First Read
Your first stop for politics in D.C., Maryland and Virginia

McAuliffe, Cuccinelli Statistically Tied in Va. Governor’s Race

Email
|
Print

    NEWSLETTERS

    Six months out in the race to become Virginia's next governor, neither candidate is starting out with a significant advantage, according to an NBC News/Marist poll released Wednesday morning. Northern Virginia Bureau Chief Julie Carey reports. (Published Thursday, Oct 31, 2013)

    Six months out, the race to become Virginia’s next governor could go down to the wire. Neither candidate is starting out with a significant advantage, according to an NBC News/Marist poll released Wednesday morning.

    Democrat Terry McAuliffe and Republican Ken Cuccinelli are in a statistical tie, with McAuliffe getting support from 43 percent of registered voters and Cuccinelli with 41 percent. But among likely voters, Cuccinelli is ahead by three points, 45 percent to 42 percent.

    “No one is approaching the 50-yard line on this. It is wide open,” said Lee Miringoff, director of the Marist Institute for Public Opinion, which conducted the poll.

    Those are different results from a recent Washington Post poll, which showed Cuccinelli leading by five points among registered voters and 10 points among likely voters.

    In this NBC/Marist survey, both candidates appear to be polarizing and have little crossover appeal. In fact, 91 percent of registered Democrats support McAuliffe, and 91 percent of registered Republicans back Cuccinelli. The candidates split independents with 36 percent each, leaving almost three in 10 -- 28 percent -- undecided.

    There’s a wide gender gap, with McAuliffe leading among women -- 50 percent to 34 percent -- and Cuccinelli ahead among men, 49 percent to 34 percent. But there’s also an intensity gap, with 53 percent of Cuccinelli backers strongly supporting him, versus 47 percent expressing similar support for McAuliffe.

    The candidates are essentially even, but Cuccinelli has a slight advantage on candidate-quality questions such as:

    • Who has a better understanding of people like you? (Cuccinelli has a 34-30 percent edge.)
    • Who do you trust more to do what’s best for Virginia? (Cuccinelli's ahead 39-33 percent.)
    • Who is closer to you on social issues? (Cuccinelli, 33-31 percent.)
    • Who cares more about the middle class? (McAuliffe, 31-30 percent.)
    • Who shares your values? (Cuccinelli, 35-29 percent.)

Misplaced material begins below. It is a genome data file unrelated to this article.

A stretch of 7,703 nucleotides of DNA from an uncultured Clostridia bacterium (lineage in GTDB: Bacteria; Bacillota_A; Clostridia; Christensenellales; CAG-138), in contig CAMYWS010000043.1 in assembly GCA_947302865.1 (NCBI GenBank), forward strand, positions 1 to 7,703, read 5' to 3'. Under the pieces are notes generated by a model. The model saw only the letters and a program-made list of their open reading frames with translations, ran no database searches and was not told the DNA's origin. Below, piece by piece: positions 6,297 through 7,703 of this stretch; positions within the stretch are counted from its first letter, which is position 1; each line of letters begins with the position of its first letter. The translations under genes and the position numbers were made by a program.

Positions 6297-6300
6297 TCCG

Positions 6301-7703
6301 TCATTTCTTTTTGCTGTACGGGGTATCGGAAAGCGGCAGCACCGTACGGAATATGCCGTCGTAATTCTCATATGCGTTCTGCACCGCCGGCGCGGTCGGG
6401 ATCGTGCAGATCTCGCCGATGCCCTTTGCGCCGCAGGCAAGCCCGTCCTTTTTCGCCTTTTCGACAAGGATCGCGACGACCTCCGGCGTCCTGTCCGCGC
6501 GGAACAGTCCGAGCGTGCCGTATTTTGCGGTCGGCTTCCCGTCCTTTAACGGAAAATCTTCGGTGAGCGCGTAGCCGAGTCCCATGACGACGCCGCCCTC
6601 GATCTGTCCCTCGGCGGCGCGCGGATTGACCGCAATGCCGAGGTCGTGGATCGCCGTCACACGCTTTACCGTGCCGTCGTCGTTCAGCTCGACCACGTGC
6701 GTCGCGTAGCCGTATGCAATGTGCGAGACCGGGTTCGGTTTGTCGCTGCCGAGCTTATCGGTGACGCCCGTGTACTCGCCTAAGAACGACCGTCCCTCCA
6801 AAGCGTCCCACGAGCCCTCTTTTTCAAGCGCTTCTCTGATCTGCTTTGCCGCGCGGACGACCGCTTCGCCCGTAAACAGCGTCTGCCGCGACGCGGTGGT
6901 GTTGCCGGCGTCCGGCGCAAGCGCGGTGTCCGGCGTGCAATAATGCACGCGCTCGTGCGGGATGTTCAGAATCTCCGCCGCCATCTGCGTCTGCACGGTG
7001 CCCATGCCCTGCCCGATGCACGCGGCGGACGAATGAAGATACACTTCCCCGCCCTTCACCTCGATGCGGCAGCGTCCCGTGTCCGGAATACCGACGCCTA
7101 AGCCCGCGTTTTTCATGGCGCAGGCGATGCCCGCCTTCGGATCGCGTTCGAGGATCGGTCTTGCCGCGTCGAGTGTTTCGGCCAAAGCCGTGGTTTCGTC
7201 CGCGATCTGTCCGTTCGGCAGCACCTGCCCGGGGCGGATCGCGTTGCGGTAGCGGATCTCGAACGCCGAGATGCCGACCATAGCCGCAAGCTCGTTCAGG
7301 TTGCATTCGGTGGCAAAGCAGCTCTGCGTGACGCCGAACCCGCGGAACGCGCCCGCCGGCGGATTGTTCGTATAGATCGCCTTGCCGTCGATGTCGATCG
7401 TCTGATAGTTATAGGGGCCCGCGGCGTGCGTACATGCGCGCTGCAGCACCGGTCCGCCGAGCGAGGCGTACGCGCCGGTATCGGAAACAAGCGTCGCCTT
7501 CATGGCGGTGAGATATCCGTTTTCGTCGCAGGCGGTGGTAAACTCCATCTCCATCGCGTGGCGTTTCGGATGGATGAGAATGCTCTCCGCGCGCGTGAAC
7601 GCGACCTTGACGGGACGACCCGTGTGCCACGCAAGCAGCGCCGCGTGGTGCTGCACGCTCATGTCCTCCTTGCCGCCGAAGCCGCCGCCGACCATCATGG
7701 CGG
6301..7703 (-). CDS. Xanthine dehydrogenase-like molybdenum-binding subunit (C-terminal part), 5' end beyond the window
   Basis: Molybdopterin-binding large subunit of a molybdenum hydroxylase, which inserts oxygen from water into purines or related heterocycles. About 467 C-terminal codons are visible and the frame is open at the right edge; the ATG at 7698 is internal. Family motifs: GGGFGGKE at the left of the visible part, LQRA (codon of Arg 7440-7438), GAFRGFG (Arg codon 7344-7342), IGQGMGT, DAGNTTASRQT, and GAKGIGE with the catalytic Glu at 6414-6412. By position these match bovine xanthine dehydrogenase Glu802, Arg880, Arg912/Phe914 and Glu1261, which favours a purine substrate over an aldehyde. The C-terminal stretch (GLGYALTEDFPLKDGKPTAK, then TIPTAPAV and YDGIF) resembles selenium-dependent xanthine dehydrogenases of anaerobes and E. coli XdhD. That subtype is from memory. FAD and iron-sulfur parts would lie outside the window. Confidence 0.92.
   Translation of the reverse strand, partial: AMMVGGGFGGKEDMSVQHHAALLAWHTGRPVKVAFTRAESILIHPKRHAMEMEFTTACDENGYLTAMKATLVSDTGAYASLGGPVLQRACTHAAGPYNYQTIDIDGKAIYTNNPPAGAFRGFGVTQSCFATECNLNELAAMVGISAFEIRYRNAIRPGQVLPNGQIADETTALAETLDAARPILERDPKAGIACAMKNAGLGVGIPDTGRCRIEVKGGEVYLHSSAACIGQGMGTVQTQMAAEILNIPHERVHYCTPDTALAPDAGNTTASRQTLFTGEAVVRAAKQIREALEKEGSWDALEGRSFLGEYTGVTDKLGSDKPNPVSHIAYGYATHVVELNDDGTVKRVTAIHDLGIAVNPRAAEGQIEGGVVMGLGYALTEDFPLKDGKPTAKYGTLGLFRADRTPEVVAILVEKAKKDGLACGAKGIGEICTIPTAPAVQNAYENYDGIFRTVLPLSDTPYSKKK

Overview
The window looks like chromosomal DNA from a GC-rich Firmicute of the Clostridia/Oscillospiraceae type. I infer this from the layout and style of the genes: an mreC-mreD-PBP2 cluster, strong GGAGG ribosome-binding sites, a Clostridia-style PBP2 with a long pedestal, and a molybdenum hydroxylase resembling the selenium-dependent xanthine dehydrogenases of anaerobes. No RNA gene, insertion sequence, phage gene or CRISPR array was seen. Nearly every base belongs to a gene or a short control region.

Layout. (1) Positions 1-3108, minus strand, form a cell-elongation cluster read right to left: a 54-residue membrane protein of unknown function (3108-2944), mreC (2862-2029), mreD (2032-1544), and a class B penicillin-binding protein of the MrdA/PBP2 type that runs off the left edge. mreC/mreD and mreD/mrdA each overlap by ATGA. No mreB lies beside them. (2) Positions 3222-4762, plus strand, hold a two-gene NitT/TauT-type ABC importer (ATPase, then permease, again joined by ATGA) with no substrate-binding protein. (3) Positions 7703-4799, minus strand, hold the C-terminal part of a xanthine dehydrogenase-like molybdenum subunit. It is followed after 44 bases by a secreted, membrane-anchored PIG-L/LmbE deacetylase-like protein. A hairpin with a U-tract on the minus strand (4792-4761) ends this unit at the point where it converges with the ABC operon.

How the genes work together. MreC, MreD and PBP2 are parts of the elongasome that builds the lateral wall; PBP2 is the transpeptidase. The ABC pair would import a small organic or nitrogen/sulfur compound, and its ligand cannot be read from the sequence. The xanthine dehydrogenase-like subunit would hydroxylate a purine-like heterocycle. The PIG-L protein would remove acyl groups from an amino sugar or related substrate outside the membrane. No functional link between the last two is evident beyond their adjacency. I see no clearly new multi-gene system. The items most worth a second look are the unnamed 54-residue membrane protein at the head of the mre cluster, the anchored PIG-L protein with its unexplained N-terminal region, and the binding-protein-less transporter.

Cuccinelli, the state’s attorney general who has been criticized by Democrats as too conservative for a state Barack Obama won twice, has a 51 percent approval rating among registered voters. He has a slightly lower, 42 percent favorability rating (with 27 percent viewing him negatively).

    McAuliffe, a prolific Democratic fundraiser and former Democratic National Committee chairman, is largely undefined. In the poll, 44 percent say they are unsure or have never heard of him; 32 percent have a favorable impression and 24 percent have an unfavorable one.

    “It's either half empty or half full,” Miringoff said. “Cuccinelli has the slight edge, but McAuliffe has more room to grow.”

    Also weighing down Cuccinelli is the Republican Party brand in the Commonwealth. Just 36 percent of registered Virginia voters have a favorable impression of the GOP, while a majority -- 52 percent -- have a negative one. Virginians are split on Democrats -- 44 percent positive, 45 percent negative.

    President Obama outperforms that with a 51 percent approval rating and a 53 percent favorable rating.

    Most Virginians -- 60 percent -- see their state headed in the right direction, far better than national views about the direction of the country.

    Gov. Bob McDonnell (R), who is limited to one four-year term as governor, does the best of anyone in the state, with a 61 percent approval rating. (The poll was conducted April 28 to May 2, partially before and after the news of an FBI inquiry into McDonnell’s accepting of a gift from a campaign donor to help defray the cost of his daughter’s wedding. The pollsters said they saw little change in the governor’s approval before the story came out and afterward.)

    But Virginians’ praise for McDonnell appears to be confined to his current job. Fewer than a quarter of registered voters -- 24 percent -- want him to seek the presidency; 58 percent think he should not.

    And, if he were to run, win the Republican nomination, and face Hillary Clinton, Virginians say they would vote for the former secretary of state by a 52 to 41 percent margin.

    McDonnell would beat Vice President Joe Biden, however, 49 to 42 percent.

    The poll surveyed 1,095 registered Virginia voters and has a margin of error of +/- 3 percent.